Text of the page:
They’re racing the clock to boost our appreciation of slops.
What’s the rush?
The Vermont Universal Recycling and Composting Law (Act 148) enacted last year, mandates a gradual phase-out of food scraps from landfills.
Large, institutional kitchens are already on track. In 2020, the ban on food scraps in landfills will extend to every Vermont household.
Heather Carrington, who coordinates the state’s 12-year-old Master Composter program, said the regulatory timeline has resulted in a “huge boost” in enrollment, which now runs well over 100 enrollments per year.
Participants learn the hands-on basics of a heap’s biochemistry, thermodynamics and invertebrate biology.
Master Composters are also required to log volunteer hours with community gardens, schools or other avenues of outreach.
Some volunteers operate the program’s helpline, which takes calls 9 a.m. to noon on weekdays. They advise folks on the do’s and don’ts of a healthy compost, Carrington said, as well as the fundamentals of what she calls “a hierarchy of food recovery.”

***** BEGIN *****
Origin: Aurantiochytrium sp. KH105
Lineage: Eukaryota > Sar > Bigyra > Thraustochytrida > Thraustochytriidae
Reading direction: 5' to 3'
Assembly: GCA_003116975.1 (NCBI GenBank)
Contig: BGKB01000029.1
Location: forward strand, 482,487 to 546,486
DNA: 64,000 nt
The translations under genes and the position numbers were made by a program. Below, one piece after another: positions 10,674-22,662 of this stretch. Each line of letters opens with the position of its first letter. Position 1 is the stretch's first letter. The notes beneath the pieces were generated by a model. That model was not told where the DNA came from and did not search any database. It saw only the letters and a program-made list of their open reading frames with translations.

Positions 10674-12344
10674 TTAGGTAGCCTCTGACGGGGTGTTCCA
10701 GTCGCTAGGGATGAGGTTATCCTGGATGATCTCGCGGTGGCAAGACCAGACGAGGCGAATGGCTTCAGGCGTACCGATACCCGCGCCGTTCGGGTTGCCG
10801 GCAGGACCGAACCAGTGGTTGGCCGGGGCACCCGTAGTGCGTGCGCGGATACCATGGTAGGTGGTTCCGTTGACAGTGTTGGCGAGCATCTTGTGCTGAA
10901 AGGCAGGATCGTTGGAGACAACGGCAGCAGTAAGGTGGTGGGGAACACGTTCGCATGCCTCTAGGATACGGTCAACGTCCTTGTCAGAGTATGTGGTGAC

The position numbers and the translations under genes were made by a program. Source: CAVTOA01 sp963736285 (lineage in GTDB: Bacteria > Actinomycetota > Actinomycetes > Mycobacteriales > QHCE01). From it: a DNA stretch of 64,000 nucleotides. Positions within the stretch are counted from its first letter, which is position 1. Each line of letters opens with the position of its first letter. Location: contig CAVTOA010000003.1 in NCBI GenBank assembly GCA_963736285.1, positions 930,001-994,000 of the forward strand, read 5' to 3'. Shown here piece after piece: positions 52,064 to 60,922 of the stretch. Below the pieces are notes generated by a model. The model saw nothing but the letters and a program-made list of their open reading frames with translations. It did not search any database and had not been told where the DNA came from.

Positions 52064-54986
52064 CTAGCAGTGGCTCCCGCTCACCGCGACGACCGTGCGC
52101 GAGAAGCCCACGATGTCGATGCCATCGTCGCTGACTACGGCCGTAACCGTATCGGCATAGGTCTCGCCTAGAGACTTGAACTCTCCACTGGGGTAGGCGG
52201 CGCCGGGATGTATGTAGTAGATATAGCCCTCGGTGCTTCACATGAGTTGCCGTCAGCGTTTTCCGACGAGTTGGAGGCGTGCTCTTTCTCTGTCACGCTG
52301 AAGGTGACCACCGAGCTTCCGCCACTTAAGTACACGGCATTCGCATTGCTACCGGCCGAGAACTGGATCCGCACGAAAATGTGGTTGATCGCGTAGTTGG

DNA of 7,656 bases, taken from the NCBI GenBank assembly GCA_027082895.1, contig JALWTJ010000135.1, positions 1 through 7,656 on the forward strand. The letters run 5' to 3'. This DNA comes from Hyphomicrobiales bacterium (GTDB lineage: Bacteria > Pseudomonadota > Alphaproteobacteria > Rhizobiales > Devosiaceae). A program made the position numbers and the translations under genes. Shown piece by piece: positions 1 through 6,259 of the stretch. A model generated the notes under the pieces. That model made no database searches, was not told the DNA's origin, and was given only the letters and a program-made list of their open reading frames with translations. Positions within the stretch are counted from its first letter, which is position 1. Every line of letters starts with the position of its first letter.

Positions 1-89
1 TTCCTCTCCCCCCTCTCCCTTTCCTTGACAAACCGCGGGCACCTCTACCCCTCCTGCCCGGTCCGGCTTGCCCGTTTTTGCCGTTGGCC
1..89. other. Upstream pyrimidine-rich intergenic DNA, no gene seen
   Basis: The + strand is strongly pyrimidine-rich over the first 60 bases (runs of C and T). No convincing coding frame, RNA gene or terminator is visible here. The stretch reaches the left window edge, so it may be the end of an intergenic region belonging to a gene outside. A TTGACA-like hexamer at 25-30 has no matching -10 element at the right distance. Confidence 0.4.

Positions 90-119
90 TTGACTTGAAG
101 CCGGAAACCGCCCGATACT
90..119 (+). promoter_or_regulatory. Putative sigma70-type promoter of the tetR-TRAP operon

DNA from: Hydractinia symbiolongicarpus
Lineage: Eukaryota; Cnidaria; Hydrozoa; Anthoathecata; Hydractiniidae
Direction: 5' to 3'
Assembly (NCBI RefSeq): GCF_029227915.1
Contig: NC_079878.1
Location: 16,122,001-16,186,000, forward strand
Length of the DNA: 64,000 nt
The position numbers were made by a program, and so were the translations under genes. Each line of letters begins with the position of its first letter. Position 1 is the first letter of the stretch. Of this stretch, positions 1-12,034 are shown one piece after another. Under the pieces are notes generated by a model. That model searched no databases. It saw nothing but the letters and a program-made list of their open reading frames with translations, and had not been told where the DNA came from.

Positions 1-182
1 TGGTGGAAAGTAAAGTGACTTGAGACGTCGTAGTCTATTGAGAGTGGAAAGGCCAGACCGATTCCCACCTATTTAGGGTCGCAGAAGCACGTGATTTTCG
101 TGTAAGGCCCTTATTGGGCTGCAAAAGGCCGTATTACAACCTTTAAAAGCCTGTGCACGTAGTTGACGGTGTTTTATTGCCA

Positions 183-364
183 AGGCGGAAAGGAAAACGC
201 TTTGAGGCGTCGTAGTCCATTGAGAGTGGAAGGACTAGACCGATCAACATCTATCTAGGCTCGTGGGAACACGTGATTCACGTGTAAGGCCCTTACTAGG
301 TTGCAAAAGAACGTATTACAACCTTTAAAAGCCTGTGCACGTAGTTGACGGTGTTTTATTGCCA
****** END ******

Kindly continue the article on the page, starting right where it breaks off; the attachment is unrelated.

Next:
She refers beginners to an inverted-pyramid graphic from the U.S. Environmental Protection Agency. The prevention of food waste ranks as the first priority, followed by the distribution of unspoiled food to people in need.
One tomato, two tomato
Nearly a third of all tomatoes sold in the U.S. go to waste, according to the Environmental Protection Agency. Annually, that loss represents about $2.3 billion per year in wasted nutrients, water and energy.
Diverting food to livestock is next.
Composting shares the following tier with the extraction of energy (such as biofuels) from food stocks — although many people have argued that vermiculture, or composting with worms — qualifies as animal husbandry.
Mike Ather hears that argument from former students in his vermiculture workshops.
“They’ll tell me that they’ve become sort of like pets,” Ather said. “They’ll tell me, ‘I always feel bad when I neglect my worms,’ or ‘I don’t spend enough time with them.'”
For the record, Ather advocates giving worms ample quality-time, without humans.